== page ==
I just wanted to share my experience with those hard lock-ups and inform that I've found a solution for my case, although limited in its application.
First of all, my relevant hardware:
- MoBo is an Asrock AM2NF3-VSTA with latest available BIOS update (P3.30)
- CPU is an AMD PhenomII X4 965 non overclocked (more than that, I usually keep underclocked in its max clocking from 3.4GHz down to 2.7GHz via cpufreq kernel module)
- GPU is an GeForce 7600GT AGP with bios version 05.73.22.51.95. Following is the relevant output of "lspci -v":
01:00.0 VGA compatible controller: nVidia Corporation G73 [GeForce 7600 GT] (rev a2) (prog-if 00 [VGA controller])
Subsystem: XFX Pine Group Inc. Device 2247
Flags: bus master, 66MHz, medium devsel, latency 248, IRQ 19
Memory at fd000000 (32-bit, non-prefetchable) [size=16M]
Memory at e0000000 (32-bit, prefetchable) [size=256M]
Memory at fc000000 (32-bit, non-prefetchable) [size=16M]
[virtual] Expansion ROM at feae0000 [disabled] [size=128K]
Capabilities:  Power Management version 2
Capabilities:  AGP version 3.0
Kernel driver in use: nvidia
System in use is OpenSUSE 11.4 "Celadon":
Linux linux 18.104.22.168-0.7-desktop #1 SMP PREEMPT 2011-07-21 02:17:24 +0200 i686 athlon i386 GNU/Linux
I've been plagued by NVRM Xid faults for so much time I've lost count.
Here's a very little sample of the offending ones obtained by grepping system logs:
Apr 18 11:25:09 linux kernel: [1662639.915779] NVRM: Xid (0000:01:00): 6, PE0000 1718 00000000 00316ee0 ffffffff 00000000
Apr 18 11:25:37 linux kernel: [1662667.396163] NVRM: Xid (0000:01:00): 8, Channel 00000020
Apr 18 11:43:42 linux kernel: [ 937.566287] NVRM: Xid (0000:01:00): 6, PE0002 1f0c 4608239b 00110ce4 bf000000 be800000
Apr 18 11:43:42 linux kernel: [ 937.604027] NVRM: Xid (0000:01:00): 6, PE0000 1f28 3f0f0775 00000000 ffffffff 00000000
Apr 18 12:39:02 linux kernel: [ 853.312233] NVRM: Xid (0000:01:00): 7, Ch 0000001e M 00000000 D 00000000 intr 00011000
Apr 18 12:42:41 linux kernel: [ 106.738263] NVRM: Xid (0000:01:00): 13, 0000 e0014200 00000062 00000184 0000baf5 00000002
Apr 19 01:56:22 linux kernel: [ 2429.440420] NVRM: Xid (0000:01:00): 50, L0 -> L0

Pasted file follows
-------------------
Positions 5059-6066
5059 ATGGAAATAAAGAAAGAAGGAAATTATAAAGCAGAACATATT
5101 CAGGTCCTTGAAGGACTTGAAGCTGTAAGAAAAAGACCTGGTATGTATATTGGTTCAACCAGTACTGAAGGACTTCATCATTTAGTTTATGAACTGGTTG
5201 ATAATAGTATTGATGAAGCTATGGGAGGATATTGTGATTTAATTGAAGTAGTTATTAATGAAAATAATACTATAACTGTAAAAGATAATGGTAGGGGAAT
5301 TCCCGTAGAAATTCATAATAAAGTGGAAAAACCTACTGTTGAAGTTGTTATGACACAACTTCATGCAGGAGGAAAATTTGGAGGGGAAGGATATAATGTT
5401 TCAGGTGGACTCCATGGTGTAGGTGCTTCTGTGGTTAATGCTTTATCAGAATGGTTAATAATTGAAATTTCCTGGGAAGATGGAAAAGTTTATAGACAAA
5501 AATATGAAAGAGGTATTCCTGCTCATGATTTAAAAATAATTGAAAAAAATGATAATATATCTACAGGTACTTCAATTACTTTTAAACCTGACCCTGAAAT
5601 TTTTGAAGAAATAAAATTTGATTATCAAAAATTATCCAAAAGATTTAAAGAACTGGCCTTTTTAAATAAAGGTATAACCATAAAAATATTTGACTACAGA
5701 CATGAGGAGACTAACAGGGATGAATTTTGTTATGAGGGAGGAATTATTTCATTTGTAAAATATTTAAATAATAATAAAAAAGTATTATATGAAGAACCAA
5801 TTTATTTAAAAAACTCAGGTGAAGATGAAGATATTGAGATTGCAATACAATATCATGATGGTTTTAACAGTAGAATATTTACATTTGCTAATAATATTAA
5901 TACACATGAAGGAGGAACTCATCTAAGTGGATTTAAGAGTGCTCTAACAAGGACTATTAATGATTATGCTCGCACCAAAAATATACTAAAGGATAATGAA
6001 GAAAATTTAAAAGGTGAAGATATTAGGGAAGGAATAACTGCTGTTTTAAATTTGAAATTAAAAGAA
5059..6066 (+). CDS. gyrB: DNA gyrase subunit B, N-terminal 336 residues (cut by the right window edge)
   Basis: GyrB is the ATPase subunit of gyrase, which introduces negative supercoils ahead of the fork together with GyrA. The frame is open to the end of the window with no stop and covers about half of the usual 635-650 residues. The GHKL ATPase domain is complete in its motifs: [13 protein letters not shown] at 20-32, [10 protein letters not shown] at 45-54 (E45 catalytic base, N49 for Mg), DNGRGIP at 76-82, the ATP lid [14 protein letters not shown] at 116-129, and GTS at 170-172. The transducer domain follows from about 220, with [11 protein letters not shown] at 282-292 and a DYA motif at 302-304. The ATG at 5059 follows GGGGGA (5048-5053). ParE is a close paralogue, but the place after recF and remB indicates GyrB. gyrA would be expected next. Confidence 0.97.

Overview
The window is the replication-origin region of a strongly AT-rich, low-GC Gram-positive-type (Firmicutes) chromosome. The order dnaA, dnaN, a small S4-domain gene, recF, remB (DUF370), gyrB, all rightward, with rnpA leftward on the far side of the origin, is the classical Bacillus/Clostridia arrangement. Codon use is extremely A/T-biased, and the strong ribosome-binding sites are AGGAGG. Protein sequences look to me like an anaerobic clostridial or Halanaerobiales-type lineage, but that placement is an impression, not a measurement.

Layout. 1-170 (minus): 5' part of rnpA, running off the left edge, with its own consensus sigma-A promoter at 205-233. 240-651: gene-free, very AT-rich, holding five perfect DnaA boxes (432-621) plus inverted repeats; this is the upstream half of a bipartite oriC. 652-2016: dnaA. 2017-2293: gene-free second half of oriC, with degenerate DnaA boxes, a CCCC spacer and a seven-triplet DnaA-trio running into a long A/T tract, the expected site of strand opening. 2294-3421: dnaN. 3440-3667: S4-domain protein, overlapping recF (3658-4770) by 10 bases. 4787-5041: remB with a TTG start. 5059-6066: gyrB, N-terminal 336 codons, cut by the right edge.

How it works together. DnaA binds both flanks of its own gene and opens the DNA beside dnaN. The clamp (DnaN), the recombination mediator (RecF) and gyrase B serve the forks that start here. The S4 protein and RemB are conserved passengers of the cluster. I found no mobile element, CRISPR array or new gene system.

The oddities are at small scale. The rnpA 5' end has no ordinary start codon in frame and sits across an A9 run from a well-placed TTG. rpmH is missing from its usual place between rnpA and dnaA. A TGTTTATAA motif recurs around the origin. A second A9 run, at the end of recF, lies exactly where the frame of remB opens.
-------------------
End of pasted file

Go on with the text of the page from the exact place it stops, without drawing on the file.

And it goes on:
Apr 19 02:58:52 linux kernel: [ 8865.582396] NVRM: Xid (0001:00): 47, L0 -> L0
Apr 19 08:09:18 linux kernel: [ 5752.276583] NVRM: Xid (0001:00): 3, C 00000000 SC 00000006 M 00000318 Data 00000000
Don't mind the difference in how data is presented, I've switched drivers version during this.
As you can see, there's a wide range of cases, all mixed with repeated "NVRM: os_schedule: Attempted to yield the CPU while in atomic or interrupt context" messages.
I think I tried every and each trick I found with the help of the Mighty Google:
- switched back to each and every older driver version (betas included) back to the 260.19.04 release (older ones wouldn't build for my system);
- switched between kernel's AGPGart and Nvidia drivers' supplied one;
- lowered GPU and memory clocks to rule out temperature issues (but this card doesn't get hot: maximum I've seen is 78°C under full load at max stock clocks);
- switched off ACPI PCI IRQ sharing at boot, as this is a multi-core system with HPET;
- switched off SideBand and FastWrite AGP options;
- others I can't even remember.
Always got a failure: graphic system hung repeatedly. Remote access via SSH was always possible to clean reboot the machine.
The interesting bit is this occurred always while running software via Wine (mostly games, most offending ones were the already cited World of Tanks and Need for Speed World, as well as others) but never with native applications (be them games, or Compiz and similar, or even GlxGears, etc.).
Well in the end, I tried mostly by chance to lower the AGP rate from 8X down to 4X via reloading kernel module with the NVreg_ReqAGPRate=4 option.
Result: it's almost a week my system is rock-solid. Not a single crash. Not one.
Yes, it took a noticeable performance hit, but I'd gladly take that against a stability issue any day.
Also, I understand this solution may not be applicable for everyone as today common system are PCI-X, but - hey! - it's a start.
Net result: now I'm on the latest suggested driver version (295.20) with module loaded and set up for AGP 4X and so far, so good.
I hope this may help and enlighten someone.